While on vacation my wife and I have a few idiosyncrasies. Alyssa and I like to visit food stores we don’t have at home to see how the locals eat, try some new foods, bring home unusual condiments etc. It kind of gives us a feel for ‘could we live in this place’?
I also like to visit hardware stores and lumber yards to see what is available and popular in other parts of the world. We were recently in Quebec Canada for the Early American Industries Association (eaiainfo.org) Annual Meeting. The meeting was enjoyable as they always are — if you are not familiar with that group but love old tools and methods of work I encourage you to check out their website — don’t worry, I’ll wait for you to check out the site — I built out their webpage so you’ll see me over there as well. ;-)
While in Quebec we went to ‘RenoDepot‘. At first glance it reminded me a lot of Home Depot and Lowes — many of the same major manufacturers, same power tools etc.– but with a nicer blue-green color on everything. It was a little smaller in scale and reminded me a bit of what Rickles/Pergament/Grossmans used to be like before they were all driven out of business — a big store but limited selection of brands and supplies. I made a bee-line for the hand tool section.
I was happy to see a larger hand tool section compared to the American big box renovation stores I was used to. A larger selection of chisels (still not fine chisels), files etc. Stanley seemed to have a larger presence on the shelves of stores we visited followed by Fuller and the usual generic/store branded imported brands. There seemed to be more items made in Canada and North America in general, but not drastically different from home.
I also searched online in the area and checked out a RONA home store. Apparently RONA owns Reno-Depot and it seems like a RONA is the larger Super-Center type store with a wider selection.
Again I went straight to the hand tools section. I was much happier with the selection at Rona. 5+ different makes of chisel including the BlueChip style Irwin/Marples/Record chisels which are the first tier of big box chisels I’d consider — I learned on them as a student and they were always a good value for a lower end chisel and work great out in the field. (The website showed the old Record ones at a great price which is why I went there, but on the rack was some of the early 2000s Irwin flavor chisel with round handle and the newer style with the stumpier handle). The price was right and I bought 2 of each style in odd sizes I didn’t have to round out my travel tool roll and will compare them to my old English made Marples Blue chip chisels in a future post. I heard the metal quality was not as good in these later Asian made lines so we’ll put that to the test.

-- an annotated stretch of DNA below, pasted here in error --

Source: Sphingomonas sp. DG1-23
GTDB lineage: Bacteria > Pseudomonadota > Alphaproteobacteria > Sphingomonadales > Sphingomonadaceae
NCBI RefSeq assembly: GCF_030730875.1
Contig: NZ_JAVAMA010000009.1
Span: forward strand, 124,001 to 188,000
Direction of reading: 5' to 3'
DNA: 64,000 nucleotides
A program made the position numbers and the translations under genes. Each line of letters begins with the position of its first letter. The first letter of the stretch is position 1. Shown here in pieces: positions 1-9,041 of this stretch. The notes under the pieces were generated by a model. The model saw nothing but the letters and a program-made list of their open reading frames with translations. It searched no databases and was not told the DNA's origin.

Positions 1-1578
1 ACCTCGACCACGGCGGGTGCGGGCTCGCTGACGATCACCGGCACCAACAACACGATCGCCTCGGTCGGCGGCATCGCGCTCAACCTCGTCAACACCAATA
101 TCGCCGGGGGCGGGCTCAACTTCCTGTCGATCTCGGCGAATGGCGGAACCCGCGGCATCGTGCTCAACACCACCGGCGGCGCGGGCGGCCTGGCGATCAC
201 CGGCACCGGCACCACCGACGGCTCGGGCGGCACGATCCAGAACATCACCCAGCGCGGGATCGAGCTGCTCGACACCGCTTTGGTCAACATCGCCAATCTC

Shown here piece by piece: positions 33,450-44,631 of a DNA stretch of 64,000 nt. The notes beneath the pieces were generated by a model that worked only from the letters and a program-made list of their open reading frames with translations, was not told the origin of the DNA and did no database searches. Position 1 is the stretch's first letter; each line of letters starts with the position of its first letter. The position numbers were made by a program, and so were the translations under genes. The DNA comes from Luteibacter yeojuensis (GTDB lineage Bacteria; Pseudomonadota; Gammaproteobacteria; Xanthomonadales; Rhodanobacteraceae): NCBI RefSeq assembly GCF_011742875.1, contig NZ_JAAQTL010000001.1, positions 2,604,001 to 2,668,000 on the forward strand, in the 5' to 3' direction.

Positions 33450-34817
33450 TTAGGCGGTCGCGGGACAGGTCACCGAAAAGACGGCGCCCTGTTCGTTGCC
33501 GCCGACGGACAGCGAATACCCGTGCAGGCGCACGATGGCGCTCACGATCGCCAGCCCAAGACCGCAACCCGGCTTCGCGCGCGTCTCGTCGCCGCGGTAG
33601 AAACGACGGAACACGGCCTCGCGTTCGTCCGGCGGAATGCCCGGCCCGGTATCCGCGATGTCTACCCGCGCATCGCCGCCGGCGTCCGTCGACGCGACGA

What made me really happy with the hand tool aisle here was the quantity and variety given this was not a specialty woodworking store. There were a few low-end Stanley bench planes (Still better than the Buck Brothers or generic planes at similar stores near me), far greater variety of Nicholson and similar files and then lots of things I wish local big box stores still stocked — card files, sharpening stones and oil (not hyped up cheap diamond plates, but traditional oil stones etc), Stanley spoke shaves, card scrapers, record woodworking vises and that sort of thing.
The other neat thing was to see a selection of safety gear, working gear (jackets, overalls etc), work boots etc for the carpenter on the run.
It was clear that the Canadian renovation market still made use of human powered woodworking. Sure these stores still had all the latest cordless power tools as well, but at least craftsmen and handymen and women in Quebec had the option of filling their tool-boxes with reasonably quality hand or power tools. At my local big box stores the brand name hand tools have been increasingly swapped out for cheaper and cheaper brands, smaller selection and replacement by cheap gimmicky power tools.
As energy becomes increasingly expensive, folks spend their limited funds on higher quality materials and results and green/conservation movements help put pressure on the disposable society mentality of the 20th century I hope the current hand tool renaissance can spill back over into mainstream carpentry/renovation. Only time and our efforts to spread the word will tell.
P.S. I also checked out a BMR Lumber (great name as those are also my initials) and a Canac store with similar findings. I was hoping to find a store that stocked a lot of Bahco tools — I still want to try some Bahco files but never see them offered in the US. I love my Bahco Superior saws, card scrapers and paint scrapers. If you find other regional chains that value and sell quality hand tools, please share it in the comments below.